What can explain such divergent results which are nearly statistically impossible given the margins of error (+/-3% in each poll)?
"As you may know, the tax cuts passed during George W. Bush's administration lowered taxes by reducing maximum income tax rate for all Americans. These tax cuts are set to expire at the end of 2010, meaning tax rates would go back to what they were before the Bush tax laws. Congress is currently considering whether to let these tax cuts expire or extend them. Which of the following comes closest to your own view on what action Congress should take?:
-Let the tax cuts expire for all Americans
-Let tax cuts expire only for people who earn more than $200,000 a year
-Extend the tax cuts for all Americans"
CNN found opposition asking: "As you may know, the tax cuts passed into law when George W. Bush was president are set to expire this year. Unless a new bill is passed, federal income tax rates will rise to the level they were at when those cuts were enacted. Which of the following statements comes closest to your view:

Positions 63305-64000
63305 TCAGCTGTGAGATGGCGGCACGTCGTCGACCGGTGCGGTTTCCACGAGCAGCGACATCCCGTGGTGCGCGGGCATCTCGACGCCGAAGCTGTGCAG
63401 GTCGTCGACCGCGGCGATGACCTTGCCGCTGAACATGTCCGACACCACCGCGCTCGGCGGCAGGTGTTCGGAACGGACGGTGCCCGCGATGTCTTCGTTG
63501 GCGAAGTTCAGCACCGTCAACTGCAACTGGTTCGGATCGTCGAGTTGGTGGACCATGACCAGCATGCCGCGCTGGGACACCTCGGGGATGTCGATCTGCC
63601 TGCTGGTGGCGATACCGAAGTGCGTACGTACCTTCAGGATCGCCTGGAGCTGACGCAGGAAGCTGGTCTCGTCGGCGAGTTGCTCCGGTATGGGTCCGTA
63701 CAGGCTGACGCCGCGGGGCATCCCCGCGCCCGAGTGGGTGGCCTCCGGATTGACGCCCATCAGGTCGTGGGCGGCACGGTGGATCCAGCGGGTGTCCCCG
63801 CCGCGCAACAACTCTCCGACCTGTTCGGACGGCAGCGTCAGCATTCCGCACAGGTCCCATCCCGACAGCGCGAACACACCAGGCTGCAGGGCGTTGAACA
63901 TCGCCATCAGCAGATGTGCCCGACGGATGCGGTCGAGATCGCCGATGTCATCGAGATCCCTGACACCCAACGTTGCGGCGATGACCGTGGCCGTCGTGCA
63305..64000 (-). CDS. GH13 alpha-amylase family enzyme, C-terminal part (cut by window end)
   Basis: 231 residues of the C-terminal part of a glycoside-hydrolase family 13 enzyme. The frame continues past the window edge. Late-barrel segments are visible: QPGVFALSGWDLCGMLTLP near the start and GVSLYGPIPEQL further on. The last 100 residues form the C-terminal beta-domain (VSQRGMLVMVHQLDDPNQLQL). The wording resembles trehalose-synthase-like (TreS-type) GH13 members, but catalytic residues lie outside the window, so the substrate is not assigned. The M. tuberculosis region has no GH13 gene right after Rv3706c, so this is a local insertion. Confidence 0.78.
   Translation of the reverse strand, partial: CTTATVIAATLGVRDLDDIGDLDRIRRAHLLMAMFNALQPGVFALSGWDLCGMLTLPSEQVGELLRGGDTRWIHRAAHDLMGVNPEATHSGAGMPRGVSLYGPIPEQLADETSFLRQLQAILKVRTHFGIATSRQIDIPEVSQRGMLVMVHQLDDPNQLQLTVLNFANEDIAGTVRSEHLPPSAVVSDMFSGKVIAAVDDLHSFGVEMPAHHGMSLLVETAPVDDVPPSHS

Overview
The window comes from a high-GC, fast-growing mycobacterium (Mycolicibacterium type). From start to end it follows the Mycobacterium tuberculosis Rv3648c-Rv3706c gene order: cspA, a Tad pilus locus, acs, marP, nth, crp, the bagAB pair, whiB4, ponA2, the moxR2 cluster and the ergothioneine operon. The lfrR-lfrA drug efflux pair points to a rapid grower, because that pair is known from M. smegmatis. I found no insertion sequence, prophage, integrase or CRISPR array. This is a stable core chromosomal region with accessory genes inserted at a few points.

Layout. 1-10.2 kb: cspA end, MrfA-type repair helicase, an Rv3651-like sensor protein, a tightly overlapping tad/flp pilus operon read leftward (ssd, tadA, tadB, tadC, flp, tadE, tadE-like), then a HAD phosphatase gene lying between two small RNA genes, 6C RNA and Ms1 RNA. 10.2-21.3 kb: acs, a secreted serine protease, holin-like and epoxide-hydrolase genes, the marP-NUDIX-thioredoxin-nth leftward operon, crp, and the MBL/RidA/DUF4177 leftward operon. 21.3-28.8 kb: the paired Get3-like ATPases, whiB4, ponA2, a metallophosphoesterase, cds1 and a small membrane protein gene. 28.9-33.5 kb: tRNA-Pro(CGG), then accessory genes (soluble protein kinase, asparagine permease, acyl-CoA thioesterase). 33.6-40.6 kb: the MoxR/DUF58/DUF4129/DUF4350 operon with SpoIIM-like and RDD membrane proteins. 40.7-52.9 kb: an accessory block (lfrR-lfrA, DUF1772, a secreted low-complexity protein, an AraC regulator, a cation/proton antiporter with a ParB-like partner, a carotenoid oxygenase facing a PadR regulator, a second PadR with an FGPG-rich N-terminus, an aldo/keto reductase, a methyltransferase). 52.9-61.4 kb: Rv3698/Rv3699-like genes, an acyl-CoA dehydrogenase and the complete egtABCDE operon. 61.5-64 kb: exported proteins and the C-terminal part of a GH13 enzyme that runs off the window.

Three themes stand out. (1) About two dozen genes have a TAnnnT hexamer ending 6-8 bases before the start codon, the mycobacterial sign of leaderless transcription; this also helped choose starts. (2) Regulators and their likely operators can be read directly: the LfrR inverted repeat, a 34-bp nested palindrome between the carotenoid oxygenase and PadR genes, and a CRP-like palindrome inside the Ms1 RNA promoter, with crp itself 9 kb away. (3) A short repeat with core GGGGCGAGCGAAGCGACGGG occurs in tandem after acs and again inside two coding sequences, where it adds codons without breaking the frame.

-Those tax cuts should continue for all Americans regardless of how much money they make
-Those tax cuts should continue for families that make less than 250 thousand dollars a year, but taxes should rise to previous levels for families who make more than that amount
-Taxes should rise to the previous level for all Americans regardless of how much money they make"
Perhaps the respondents didn't understand that Reuters was referring to individuals and CNN to families thus respondents to the Reuters poll felt the tax cuts for high earners benefited wealthier taxpayers than did the respondents to the CNN poll
Perhaps respondents have a bias toward possible answers that they hear later in the poll
Perhaps the survey methodology was in some way flawed.
It's hard to know, but this ought to remind us not to believe any single poll we read.